The BBA Manager of the Year Awards were today. Check it out. And, thanks to some abbreviated Division Series, there is no baseball for a couple of days, so it's as good a time as any to post my thoughts on the NL Rookie of the Year. Several of the major media outlets, particularly ESPN, have been resoundingly supporting Chris Coghlan, who is a legitimate contender, and, moreover, have been creating the impression that there are only three good candidates: Coghlan, J.A. Happ, and Tommy Hanson. These are certainly three reasonable choices, but they are hardly the only ones. One should not treat ROY voting like MVP voting. There shouldn't be any bonus based on team performance. Coghlan, Happ, and Hanson played on winning franchises and that seems to be the only thing significantly separating them from another set of reasonable choices, including Garrett Jones, Casey McGehee, and Randy Wells.
First off, here are some statistics for the three primary hitting and pitching candidates (apologies for the crappy formatting):
STARTERS: Record ERA GS IP K/9 WHIP OOPS WAR
Tommy Hanson 11-4 2.89 21 128 8.18 1.18 660 2.6
J.A. Happ 10-4 2.99 23 144 6.36 1.26 735 1.8
Randy Wells 12-10 3.05 27 165 5.66 1.28 680 3.0
HITTERS: AVG OPS AB HR RBI SB RC/27 WAR
Chris Coglan .321 850 504 9 47 8 6.97 2.4
Garrett Jones .293 938 314 21 44 10 7.56 2.6
Casey McGehee .301 859 355 16 66 0 5.99 2.1
Andrew McCutchen .286 836 433 12 54 22 6.64 3.4
WAR or Wins Abover Replacement is a stat I will be leaning heavily on (although not exclusively) in my discussion of MVP, Cy Young, etc. because it takes into consideration defense, ballpark, run support, level of competition, and position scarcity.
3. Randy Wells - Chicago Cubs
Wells didn't get as much press as Happ and Hanson, but as you can see, he won just as many games and was very much their equal as a pitcher. He also got the most starts and threw the most innings (as a starter) of the trio, and led the way in WAR. Wells made 18 quality starts this season (66.7%) for the Cubs, but took a loss or a no decision in 7 of them. Perhaps more tragically, his teammates never bailed him out. He was 0-7 in starts that he allowed four or five earned runs (impressively, he never allowed more than five). Happ, on the other hand, made fourteen quality starts (60.9%) and lost only two of them. Three times he went less than six innings and still secured a win. He allowed four or more runs on five occasions and lost only two of them.
I don't mean to imply that Happ wasn't great this season and doesn't deserve serious consideration for Rookie of the Year, but I think Randy Wells was minutely better and got very little attention because his record was depressed by the sad status of his team.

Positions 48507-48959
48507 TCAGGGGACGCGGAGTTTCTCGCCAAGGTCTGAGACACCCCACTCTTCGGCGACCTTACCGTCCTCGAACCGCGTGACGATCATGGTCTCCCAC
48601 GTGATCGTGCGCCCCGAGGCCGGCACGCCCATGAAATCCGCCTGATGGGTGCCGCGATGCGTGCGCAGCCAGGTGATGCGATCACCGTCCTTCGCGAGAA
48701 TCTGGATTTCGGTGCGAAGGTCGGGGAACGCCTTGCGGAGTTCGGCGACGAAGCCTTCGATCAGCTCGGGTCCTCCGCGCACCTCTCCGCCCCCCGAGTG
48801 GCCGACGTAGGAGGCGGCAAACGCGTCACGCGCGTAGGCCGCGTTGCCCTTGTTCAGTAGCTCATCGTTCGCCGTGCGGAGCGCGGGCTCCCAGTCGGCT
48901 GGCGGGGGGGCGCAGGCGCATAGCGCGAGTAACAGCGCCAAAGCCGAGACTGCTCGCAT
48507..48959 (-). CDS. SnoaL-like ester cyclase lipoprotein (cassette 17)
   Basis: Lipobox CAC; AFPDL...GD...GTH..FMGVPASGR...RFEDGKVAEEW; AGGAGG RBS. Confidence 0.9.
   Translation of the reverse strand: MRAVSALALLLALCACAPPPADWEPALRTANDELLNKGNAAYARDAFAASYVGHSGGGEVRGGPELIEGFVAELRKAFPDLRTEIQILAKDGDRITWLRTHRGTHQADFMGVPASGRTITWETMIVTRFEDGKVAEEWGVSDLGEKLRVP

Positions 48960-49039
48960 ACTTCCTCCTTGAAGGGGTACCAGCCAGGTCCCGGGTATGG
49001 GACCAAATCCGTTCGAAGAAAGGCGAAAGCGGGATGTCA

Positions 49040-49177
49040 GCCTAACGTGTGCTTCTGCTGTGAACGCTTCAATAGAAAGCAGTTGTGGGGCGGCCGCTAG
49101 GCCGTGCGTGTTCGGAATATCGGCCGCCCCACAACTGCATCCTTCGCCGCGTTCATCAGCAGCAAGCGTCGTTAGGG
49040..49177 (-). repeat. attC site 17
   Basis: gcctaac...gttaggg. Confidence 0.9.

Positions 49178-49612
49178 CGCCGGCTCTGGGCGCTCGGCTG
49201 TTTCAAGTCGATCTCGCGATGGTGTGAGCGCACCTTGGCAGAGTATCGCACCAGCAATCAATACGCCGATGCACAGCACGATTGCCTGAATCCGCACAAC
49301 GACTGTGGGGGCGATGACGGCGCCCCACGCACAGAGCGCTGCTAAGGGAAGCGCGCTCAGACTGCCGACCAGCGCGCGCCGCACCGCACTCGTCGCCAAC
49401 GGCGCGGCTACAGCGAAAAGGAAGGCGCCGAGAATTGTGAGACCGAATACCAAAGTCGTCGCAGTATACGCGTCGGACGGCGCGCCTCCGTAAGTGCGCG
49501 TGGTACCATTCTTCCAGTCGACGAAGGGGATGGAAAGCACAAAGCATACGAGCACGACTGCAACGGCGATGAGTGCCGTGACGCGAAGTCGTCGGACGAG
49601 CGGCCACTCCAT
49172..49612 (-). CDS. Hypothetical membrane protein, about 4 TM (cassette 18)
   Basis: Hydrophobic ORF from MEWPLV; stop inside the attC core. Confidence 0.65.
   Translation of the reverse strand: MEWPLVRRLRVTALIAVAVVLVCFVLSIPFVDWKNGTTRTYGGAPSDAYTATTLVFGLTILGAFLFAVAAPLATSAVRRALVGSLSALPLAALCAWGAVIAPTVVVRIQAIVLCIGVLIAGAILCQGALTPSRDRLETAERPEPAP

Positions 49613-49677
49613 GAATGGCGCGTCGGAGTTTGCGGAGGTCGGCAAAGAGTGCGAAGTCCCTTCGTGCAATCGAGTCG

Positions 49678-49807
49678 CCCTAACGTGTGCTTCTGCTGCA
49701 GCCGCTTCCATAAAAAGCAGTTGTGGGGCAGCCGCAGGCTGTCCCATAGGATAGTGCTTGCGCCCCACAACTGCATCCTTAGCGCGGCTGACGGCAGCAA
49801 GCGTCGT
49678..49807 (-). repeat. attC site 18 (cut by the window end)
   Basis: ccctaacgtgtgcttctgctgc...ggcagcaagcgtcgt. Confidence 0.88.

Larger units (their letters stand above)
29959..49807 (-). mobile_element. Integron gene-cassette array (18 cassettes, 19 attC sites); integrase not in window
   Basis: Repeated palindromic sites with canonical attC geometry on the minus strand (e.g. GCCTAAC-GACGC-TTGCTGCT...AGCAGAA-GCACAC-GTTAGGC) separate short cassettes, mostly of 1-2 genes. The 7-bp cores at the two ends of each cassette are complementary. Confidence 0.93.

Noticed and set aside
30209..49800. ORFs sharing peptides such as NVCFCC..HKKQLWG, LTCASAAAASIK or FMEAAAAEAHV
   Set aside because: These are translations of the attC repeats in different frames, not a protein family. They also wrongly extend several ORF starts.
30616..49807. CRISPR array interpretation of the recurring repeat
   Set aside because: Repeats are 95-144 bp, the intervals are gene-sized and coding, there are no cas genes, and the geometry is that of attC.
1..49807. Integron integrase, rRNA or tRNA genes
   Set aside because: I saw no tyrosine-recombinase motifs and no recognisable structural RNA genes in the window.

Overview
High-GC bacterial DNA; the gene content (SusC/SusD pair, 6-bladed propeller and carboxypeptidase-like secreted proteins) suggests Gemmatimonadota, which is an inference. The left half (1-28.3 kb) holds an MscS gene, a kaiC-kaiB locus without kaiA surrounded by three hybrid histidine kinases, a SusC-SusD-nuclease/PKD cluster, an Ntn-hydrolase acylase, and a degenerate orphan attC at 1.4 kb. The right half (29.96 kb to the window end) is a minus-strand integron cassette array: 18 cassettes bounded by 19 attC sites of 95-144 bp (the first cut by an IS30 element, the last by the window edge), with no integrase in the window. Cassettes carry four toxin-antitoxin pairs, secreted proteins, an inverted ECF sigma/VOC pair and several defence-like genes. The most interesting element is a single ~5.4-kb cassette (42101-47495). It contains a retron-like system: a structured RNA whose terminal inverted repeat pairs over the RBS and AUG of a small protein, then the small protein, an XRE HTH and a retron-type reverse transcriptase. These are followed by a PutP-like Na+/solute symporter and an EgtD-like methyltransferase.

2. Tommy Hanson - Atlanta Braves
He allowed three homers and six earned runs in his first start. After that he never allowed more than one homer and four earned runs in any of his next twenty starts. Over the course of that stretch he had an ERA of 2.59. The Braves only allowed him the throw more than 105 pitches on two occasions and yet he consistently pitched deep into ballgames (57.1 QS%) while striking out hitters in bunches (nine starts with more strikeouts than innings pitched).
Hanson stabilized the Braves rotation and was a critical factor in their late-season run (6-2, 2.56 ERA in August and September). It is possible that I'm giving him a bit of a boost because his potential is so much higher than either Wells or Happ, but the fact is, he matched or surpassed most of their numbers with less opportunities.
1. Andrew McCutchen - Pittsburgh Pirates
This makes me at least the second BBA member to support McCutchen (see the other ballot). And, like him, I may be swayed by the fact that I watched McCutchen play as much or more than any other rookie in 2009. That said, his WAR indicates that it isn't a purely subjective opinion. McCutchen put up very good offensive totals in a putrid lineup (30th in MLB!!!) and played solid defense in center field (10 A, 2 E, -0.8 UZR [I expect this will go up significantly in his first full season]). Like most rookies, he was a bit streaky. After hitting .330 with 18 RBI in his first twenty games, the league adjusted to him a bit and he went .240 with 5 RBI in his next twenty. The good news for Pirates fans is that McCutchen also demonstrated the ability to make adjustments and he finished the season on an absolute tear, hitting .354 with 17 R, 6 SB, 9 XBH, and a 962 OPS in his final 21 games.
I certainly wouldn't blame anybody for voting for Coghlan, but, like Hanson, McCutchen really exudes that unquantifiable "entertainment factor" (i.e. 4-for-6, 4 R, 3 HR, 6 RBI on 8/1 or 1-for-3, 3 R, 2B, 3 BB, 3 SB on 8/11), You are willing to watch Pirates games just to see what he does, which is lucky for Pittsburgh, because reinforcements do not appear to be on their way.
AL ROY (If I were so inclined): 3. Brett Anderson, 2. Andrew Bailey, 1. Elvis Andrus